Your accounts receivable play a critical role in your company’s financial health. This article breaks down the process of managing receivables.
As a new business owner, you may not be familiar with the concept of accounts receivable. Nonetheless, it's a critical part of the accounting cycle that you can't afford to ignore. If you ever sell goods or services to customers on a credit basis, you will always have an accounts receivable balance.
The totals of your accounts receivable directly impact your company's net income because they are considered revenue. Since they are already factored into your total revenue, however, collecting your receivables does not impact your retained earnings, nor do closing entries affect your accounts receivable.
Keep reading to learn more from Hoist about how you can prepare to manage your receivables.
In the simplest terms, your accounts receivable are the money your customers owe for any products or services you have sold them on credit. If you have invoiced for a product or service, it counts as a receivable.
Your business' balance sheet should include the total value of all your accounts receivable as current assets, as well as invoices for any goods or services sold to customers on a credit basis.
It is standard practice for a vendor to invoice customers after selling an item or performing work. Vendors and customers usually agree on terms before issuing a purchase order or signing a contract. Most terms state that customers will pay an invoice within 30 days (net 30) to 60 days (net 60), though companies sometimes agree to net 90 to secure an important contract.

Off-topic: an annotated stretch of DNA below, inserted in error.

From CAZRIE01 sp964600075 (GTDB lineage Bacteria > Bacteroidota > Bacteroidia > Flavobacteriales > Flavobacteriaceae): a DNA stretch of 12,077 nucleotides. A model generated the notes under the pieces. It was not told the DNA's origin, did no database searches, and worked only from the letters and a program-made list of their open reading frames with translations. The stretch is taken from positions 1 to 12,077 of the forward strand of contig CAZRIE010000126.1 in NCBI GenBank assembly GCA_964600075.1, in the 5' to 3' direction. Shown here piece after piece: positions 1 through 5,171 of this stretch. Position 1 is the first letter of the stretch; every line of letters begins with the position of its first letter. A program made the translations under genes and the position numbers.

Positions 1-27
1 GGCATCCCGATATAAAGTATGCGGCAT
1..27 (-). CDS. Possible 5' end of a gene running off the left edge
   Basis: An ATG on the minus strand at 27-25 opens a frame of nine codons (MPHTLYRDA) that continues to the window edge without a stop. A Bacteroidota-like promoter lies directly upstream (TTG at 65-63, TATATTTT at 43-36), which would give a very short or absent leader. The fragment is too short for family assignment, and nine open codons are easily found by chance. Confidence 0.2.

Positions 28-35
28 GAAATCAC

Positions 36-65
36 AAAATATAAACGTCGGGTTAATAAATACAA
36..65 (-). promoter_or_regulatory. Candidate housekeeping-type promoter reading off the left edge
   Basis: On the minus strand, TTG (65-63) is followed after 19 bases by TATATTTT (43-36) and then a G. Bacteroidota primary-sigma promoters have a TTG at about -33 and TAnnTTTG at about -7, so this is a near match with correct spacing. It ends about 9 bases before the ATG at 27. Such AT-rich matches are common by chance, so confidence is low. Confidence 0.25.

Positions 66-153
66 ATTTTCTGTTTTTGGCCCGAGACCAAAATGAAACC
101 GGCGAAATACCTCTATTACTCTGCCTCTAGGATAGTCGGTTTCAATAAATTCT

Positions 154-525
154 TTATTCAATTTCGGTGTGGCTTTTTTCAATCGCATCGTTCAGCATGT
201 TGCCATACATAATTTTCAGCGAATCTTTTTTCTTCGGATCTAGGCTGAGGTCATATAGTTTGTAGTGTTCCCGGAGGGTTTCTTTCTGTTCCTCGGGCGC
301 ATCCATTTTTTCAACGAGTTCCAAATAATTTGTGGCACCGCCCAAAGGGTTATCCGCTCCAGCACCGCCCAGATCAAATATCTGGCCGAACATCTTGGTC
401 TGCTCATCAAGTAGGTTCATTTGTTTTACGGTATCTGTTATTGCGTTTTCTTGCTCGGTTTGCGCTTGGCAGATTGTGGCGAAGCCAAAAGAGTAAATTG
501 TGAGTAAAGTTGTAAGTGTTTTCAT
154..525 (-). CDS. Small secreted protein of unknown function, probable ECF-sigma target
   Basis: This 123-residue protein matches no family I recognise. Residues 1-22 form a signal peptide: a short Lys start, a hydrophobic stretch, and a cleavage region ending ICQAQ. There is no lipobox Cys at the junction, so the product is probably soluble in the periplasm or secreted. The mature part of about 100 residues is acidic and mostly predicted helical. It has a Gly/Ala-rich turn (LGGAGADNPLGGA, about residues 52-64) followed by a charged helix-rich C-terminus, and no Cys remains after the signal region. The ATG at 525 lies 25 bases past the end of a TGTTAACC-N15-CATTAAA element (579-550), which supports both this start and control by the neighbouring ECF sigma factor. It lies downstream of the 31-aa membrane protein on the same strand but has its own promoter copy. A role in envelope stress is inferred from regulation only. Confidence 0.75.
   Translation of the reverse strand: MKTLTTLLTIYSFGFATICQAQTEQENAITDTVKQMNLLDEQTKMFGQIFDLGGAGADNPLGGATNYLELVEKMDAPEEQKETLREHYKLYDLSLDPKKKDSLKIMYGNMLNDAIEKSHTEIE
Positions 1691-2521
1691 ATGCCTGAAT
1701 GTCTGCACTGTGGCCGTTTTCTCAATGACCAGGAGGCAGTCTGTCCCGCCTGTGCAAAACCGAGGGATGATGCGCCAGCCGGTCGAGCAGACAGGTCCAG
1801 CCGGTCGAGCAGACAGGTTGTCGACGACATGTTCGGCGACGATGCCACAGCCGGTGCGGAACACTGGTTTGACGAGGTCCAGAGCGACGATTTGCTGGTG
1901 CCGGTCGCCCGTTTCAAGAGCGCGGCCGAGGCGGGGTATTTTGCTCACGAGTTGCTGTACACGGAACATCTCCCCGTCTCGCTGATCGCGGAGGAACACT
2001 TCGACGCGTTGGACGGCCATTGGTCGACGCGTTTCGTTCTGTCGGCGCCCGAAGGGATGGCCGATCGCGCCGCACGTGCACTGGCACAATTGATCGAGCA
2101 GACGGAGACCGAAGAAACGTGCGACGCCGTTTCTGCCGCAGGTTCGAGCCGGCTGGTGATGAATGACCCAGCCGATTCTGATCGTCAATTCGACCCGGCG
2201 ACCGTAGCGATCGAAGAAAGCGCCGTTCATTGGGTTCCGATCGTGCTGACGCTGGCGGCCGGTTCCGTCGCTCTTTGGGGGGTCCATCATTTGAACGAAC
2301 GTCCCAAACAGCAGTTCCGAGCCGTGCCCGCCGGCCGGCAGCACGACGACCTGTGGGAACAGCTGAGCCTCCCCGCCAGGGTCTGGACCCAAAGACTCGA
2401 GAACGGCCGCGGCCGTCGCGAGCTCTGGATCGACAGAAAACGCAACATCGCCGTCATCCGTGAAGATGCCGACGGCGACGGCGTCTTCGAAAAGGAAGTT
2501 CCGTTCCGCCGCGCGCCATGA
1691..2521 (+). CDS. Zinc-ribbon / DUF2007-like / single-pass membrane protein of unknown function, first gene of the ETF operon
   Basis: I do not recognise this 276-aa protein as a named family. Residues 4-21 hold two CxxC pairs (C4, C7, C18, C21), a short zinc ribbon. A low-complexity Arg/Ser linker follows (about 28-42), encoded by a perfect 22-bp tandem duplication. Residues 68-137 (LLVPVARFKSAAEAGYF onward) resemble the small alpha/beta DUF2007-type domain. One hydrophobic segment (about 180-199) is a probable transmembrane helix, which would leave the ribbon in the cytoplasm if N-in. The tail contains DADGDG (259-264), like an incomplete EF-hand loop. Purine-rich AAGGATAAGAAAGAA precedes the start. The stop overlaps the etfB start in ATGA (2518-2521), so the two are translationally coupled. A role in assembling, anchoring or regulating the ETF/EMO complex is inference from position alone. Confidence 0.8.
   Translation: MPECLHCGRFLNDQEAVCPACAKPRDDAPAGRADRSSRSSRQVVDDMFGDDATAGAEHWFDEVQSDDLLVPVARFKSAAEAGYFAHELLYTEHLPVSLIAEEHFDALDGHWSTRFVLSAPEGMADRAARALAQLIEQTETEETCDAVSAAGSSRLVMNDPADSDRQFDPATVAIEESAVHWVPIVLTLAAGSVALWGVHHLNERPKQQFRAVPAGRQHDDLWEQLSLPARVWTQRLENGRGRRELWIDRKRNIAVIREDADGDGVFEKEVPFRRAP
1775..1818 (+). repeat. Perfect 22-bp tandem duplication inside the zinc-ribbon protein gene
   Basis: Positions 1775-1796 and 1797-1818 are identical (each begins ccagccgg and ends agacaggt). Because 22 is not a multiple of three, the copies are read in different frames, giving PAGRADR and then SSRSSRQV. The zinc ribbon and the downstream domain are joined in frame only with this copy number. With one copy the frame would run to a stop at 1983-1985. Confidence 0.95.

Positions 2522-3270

If a business sells a large order of a made-to-order product, it's common to request an upfront deposit. Many service firms will bill a portion of their fees upfront as well. When your business delivers a good or service to a customer, you should invoice the customer and record the amount in your accounts receivable. And be sure to include the terms of the purchase order or contract.
Once your customer pays the invoiced amount within the agreed-upon timeframe, you can record the payment as a deposit and remove it from your accounts receivable.
If the customer does not pay their bill on time, you will need to send a letter with a copy of the original invoice or employ other strategies to get paid.
You record your accounts receivable and accounts payable in your business's general ledger. Your receivables are considered assets, while your payables are liabilities. To get an accurate overview of your company's financial standing, you must keep track of your payables and receivables.
To break it down: Every invoice issued is receivable to one entity and payable to another.
Since you expect to receive the money within the established timeframe, your accounts receivable are considered assets. Accounts payable, however, are liabilities because you must pay the amount during the defined period.